After reading the title of this article, you may be asking yourself, ''What exactly is a behavioral interview?'' A behavioral interview is one aimed at evaluating an applicant's past behavior in previous employment situations. The theory is that past performance is the most accurate predictor of future performance.
How is this different from a traditional interview? In a traditional interview you are asked a series of questions which typically have straightforward answers like ''What are your biggest weaknesses?'' or ''Describe your ideal workday.'' With a behavioral interview the employer has already determined the skill set he or she is looking for, and he or she asks the questions to find out if the applicant possesses those skills. Instead of being asked to predict your behavior in a hypothetical situation, you will be asked to describe how you behaved in the past.
Behavioral interview questions will be more pointed, more probing, and more specific than traditional interview questions. Here are a few examples of questions you might encounter in a behavioral interview:
- Tell me about a time when you missed an obvious solution to a problem.
- Give me an example of how you have worked effectively under pressure.
- Tell me about a time when you set a goal and were able to meet or achieve it.
- Describe a situation in which you were able to use persuasion to successfully convince someone to see things your way.
- Tell me about a time when you went beyond the call of duty to ensure that a job got done.
- Describe a time when you had to conform to a policy with which you did not agree.
- Discuss an important written document you were required to complete.
- Give an example of a time when you had a lot of work on your plate and were required to prioritize your tasks.
- Give me an example of a time when you had to make a split-second decision.
- Tell me about a time you were able to successfully deal with another person even when that individual may not have personally liked you (or vice versa).
- Give me an example of a time when you showed initiative and took the lead.
- Tell me about a situation in which you had to deal with a very upset client or coworker.
- Give me an example of a time when you motivated others.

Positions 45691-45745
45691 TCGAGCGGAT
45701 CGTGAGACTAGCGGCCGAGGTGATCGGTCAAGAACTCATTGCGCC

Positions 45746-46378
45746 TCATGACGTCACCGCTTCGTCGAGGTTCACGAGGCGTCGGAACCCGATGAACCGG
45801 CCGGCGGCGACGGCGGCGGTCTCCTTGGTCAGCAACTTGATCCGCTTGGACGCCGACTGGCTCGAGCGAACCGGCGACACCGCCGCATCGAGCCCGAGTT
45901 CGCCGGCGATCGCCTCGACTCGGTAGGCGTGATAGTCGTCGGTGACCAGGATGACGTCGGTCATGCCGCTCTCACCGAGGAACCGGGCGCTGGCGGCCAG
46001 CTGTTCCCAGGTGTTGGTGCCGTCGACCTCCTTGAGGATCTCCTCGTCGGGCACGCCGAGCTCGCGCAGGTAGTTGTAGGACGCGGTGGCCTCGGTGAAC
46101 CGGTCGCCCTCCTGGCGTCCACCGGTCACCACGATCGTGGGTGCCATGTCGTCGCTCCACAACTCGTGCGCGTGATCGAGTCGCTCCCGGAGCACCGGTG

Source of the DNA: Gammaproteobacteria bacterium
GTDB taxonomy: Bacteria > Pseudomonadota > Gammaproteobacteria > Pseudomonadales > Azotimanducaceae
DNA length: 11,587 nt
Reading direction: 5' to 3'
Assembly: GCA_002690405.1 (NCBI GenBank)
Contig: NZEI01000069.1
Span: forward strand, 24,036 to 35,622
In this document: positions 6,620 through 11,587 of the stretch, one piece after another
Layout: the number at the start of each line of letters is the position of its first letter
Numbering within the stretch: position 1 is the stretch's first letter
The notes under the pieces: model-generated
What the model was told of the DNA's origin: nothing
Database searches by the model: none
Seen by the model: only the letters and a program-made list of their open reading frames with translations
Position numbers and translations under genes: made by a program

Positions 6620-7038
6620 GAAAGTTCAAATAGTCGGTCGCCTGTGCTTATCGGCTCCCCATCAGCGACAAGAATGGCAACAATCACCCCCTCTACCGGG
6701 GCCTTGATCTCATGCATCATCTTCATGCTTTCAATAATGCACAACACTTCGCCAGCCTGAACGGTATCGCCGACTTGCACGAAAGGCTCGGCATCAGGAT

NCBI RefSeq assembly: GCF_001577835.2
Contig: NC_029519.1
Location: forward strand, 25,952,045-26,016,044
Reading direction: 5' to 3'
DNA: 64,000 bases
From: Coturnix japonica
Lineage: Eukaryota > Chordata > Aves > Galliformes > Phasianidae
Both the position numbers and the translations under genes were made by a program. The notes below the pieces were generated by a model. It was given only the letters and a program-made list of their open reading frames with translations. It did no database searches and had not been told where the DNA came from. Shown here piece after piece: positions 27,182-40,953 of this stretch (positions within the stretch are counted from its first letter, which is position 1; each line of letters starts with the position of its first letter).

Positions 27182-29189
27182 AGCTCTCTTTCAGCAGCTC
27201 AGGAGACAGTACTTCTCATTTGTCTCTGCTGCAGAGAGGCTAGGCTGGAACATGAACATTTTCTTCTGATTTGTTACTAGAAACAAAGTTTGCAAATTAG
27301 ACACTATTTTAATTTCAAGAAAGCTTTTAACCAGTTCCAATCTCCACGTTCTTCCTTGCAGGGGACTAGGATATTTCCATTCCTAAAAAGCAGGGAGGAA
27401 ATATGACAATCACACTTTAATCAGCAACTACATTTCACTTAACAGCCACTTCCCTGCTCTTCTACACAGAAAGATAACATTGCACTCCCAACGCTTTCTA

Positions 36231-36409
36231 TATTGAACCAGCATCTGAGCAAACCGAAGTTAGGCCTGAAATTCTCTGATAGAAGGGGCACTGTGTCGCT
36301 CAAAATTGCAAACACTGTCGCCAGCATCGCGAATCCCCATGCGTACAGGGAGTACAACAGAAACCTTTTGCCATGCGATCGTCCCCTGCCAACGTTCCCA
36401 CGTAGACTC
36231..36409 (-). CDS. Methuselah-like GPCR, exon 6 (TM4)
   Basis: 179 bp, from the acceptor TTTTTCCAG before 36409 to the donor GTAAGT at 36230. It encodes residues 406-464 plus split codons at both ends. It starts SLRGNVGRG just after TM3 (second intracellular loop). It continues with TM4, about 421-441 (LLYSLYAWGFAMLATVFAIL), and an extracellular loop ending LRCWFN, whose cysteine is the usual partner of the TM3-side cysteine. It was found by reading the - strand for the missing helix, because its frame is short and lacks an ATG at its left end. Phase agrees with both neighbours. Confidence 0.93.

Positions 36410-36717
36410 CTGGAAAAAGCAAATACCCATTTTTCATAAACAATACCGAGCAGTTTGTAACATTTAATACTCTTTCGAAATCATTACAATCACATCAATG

- Tell me about a time when you delegated a project effectively.
- Give me an example of a time when you used your fact-finding skills to solve a problem.
- Describe a time when you anticipated potential problems and developed preventive measures.
- Tell me about a time when you were forced to make an unpopular decision.
- Describe a time when you set your sights too high (or too low).
It’s important to note that you won’t always be aware of the type of interview that will take place, so your preparation should also include formulation of answers to traditional interview questions. Because you never know exactly what situations you will be asked about in a behavioral interview, it may be helpful to make a list of some unique situations you have dealt with or noteworthy accomplishments you have made prior to the interview. This will supply you with a good starting point to help form your responses.
During the Behavioral Interview
When formulating a response during an interview, it is helpful to use the STAR approach to organize your answer:
- S: specific situation
- T: tasks that needed to be accomplished
- A: actions that you took
- R: results
Therefore, listen carefully, be clear and detailed when you respond, and, most importantly, be honest. If your answers aren’t what the interviewer is looking for, the position may not be the best job for you anyway. Don’t describe how you would behave. Describe how you actually behaved. If you later decided you should have behaved differently, explain this. The employer will see that you learned something from the experience.
Best of luck in your interview!